The week just gone has seen a couple of changes relating to e-books that have implications for both writers and readers.
The unsettling announcements came days apart, so concerns and questions will depend upon which service is your priority...
I'd heard of Scribd, a subscription service for e-books, but never looked into it further.
I can see that if you're travelling every day then reading a book on your mobile device would be a good way to pass the time, and you could get through a number of books in a month, before you add on the number you could read at other times. So a one-off cost each month would be cost effective.
For the writer it's another sales avenue that doesn't rely on Amazon only, and gets their books out to more potential readers. But now it seems many romance writers will find their books delisted- though free offerings are being kept.
Smashwords who provide many self-published books to the service have an extensive post on their blog, and highlight the few advantages the culling of titles will bring- less competition being no.1, nice if your paying titles are kept, not so good if they've been removed...
For anyone who is unfamiliar with the news, here's a few links to find out more: Smashwords blog and the Guardian books section. And the Bookseller. Obviously there will be some duplication of content, but each has something different to say on the subject.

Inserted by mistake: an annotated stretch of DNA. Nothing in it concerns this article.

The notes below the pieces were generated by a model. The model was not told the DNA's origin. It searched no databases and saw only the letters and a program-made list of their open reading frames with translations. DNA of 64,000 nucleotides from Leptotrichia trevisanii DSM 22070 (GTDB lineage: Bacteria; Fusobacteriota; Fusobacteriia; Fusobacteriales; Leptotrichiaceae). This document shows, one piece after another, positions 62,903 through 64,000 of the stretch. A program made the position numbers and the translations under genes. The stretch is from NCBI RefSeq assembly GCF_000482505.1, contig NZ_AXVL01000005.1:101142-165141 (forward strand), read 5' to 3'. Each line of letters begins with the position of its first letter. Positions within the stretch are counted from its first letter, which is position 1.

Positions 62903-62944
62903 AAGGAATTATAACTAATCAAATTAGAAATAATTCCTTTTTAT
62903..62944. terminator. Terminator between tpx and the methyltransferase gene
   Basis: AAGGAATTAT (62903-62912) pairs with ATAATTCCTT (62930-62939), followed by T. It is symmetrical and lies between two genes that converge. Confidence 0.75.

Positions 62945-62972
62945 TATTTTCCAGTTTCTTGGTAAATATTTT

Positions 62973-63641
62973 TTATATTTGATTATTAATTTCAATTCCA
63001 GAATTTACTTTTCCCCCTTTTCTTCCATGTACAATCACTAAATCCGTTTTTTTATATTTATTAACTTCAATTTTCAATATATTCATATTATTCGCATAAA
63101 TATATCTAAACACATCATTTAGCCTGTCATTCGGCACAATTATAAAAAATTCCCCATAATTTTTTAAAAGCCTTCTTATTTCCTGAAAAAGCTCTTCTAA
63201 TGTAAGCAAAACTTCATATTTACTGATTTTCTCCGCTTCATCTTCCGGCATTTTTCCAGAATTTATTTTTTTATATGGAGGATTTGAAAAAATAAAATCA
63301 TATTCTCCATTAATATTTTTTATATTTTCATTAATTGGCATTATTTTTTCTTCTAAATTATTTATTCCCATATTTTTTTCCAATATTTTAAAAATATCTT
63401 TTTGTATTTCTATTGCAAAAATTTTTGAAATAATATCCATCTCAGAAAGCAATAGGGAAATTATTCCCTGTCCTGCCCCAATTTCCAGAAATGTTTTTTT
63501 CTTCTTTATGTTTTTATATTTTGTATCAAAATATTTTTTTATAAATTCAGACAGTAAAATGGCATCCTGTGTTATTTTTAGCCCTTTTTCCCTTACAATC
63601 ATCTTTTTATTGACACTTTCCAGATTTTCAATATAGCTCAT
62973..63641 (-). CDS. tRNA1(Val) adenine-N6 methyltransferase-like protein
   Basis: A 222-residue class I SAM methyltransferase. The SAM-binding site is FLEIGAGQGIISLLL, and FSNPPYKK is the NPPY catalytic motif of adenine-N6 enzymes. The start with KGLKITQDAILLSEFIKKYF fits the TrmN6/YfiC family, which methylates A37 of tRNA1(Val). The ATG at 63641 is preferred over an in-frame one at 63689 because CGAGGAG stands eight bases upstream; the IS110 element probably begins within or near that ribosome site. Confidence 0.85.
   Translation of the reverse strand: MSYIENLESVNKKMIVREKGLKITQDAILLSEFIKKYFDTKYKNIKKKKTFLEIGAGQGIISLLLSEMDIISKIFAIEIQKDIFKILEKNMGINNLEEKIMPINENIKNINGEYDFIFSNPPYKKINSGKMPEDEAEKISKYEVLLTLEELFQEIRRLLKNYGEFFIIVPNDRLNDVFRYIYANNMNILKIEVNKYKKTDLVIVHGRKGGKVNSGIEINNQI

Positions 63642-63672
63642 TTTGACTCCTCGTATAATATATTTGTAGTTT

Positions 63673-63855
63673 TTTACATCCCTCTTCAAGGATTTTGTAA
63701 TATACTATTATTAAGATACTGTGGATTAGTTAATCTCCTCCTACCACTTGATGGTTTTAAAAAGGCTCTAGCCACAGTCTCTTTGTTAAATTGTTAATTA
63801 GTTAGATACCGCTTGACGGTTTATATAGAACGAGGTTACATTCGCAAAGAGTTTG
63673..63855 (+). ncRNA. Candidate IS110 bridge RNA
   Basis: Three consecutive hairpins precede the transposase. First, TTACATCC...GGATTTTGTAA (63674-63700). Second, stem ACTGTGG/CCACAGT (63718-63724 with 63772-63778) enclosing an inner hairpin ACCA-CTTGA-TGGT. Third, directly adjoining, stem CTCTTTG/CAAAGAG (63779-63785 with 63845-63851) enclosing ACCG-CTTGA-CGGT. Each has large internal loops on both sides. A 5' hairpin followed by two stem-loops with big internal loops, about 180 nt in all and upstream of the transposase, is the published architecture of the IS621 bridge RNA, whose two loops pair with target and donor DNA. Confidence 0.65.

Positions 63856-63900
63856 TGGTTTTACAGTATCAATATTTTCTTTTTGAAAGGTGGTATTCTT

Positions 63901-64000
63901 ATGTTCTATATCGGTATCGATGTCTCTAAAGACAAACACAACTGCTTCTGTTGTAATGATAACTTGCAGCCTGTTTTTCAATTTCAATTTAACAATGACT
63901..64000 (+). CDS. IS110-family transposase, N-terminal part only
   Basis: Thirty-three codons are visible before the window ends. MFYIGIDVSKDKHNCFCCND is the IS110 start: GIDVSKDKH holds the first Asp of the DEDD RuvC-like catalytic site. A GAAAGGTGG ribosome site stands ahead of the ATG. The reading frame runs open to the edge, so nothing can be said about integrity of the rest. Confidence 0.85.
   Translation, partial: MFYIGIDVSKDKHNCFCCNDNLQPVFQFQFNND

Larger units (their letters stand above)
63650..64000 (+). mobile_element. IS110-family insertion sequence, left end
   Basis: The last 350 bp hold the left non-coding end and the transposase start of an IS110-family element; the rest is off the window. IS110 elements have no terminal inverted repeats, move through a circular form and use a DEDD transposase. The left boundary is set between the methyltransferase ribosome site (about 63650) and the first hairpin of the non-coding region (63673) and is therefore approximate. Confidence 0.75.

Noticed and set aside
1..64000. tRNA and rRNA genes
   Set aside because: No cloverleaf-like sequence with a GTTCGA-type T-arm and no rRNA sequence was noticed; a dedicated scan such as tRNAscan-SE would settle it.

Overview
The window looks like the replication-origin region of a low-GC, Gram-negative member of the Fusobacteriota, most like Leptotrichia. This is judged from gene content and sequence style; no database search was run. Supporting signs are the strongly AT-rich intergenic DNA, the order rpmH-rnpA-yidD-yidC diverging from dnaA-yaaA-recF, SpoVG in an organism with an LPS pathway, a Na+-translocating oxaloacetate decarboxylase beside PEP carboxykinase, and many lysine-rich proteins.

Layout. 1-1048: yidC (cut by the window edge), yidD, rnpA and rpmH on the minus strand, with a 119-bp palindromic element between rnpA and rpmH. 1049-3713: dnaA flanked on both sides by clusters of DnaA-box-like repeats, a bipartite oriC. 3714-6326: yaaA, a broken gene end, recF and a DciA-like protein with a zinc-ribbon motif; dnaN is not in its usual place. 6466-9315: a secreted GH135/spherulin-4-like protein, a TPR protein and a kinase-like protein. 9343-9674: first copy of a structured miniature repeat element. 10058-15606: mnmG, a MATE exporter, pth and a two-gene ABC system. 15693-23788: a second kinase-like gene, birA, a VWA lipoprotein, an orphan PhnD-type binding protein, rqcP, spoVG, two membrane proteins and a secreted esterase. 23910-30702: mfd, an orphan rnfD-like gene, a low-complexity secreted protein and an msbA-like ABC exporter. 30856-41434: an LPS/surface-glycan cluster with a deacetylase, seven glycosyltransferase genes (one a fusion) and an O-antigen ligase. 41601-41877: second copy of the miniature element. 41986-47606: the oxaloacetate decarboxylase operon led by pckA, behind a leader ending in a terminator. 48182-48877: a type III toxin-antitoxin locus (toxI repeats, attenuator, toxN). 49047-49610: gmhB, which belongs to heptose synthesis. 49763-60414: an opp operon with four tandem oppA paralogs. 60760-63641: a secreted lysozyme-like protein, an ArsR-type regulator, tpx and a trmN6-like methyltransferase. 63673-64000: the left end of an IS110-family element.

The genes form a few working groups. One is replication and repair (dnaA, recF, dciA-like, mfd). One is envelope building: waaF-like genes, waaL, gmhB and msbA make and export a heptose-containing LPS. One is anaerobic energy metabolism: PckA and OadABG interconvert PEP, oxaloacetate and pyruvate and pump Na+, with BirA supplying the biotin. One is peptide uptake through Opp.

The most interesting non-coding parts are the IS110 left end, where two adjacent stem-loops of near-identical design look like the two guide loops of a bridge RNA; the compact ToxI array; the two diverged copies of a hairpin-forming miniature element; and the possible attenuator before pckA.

Now to the Kindle changes.
For those authors who have books in the KDP Select and the Kindle Owner's Lending Library, they will now be paid by the page read. This will be referred to as KENPC- Kindle Edition Normalized Page Count, so no matter how you've formatted it, it will be calculated to a standardized form that they've worked out.
There's a good explanation of how the money side works in this Bookseller article.
The brilliant thing about KDP was that there was finally a place to publish novellas- something many mainstream publishers didn't want. Every story has its own length, and not every one will be novel length, so authors of shorter works could suffer under this new regime- it depends on whether the amount they get per page equates to what they would have received under the previous system...
Writers who have been able to build up a readership over a number of books, probably have more choices available to them, plus the statistics to help them.
Likewise. those who have e-books with a mainstream publisher are in a different position to self-publishers.
Anyone just starting the self-publishing process needs to step-back for a moment and look at all the options available to them before they make a decision.
Yes, Amazon will triumph because they have the largest share of the e-reading market, and any writer who ignores that fact does so at their own peril. The option of which service you sign up to will be the difference...
It will be interesting to see what effect the Scribd and Kindle changes make, to both writers and readers of e-books, for the remainder of the year.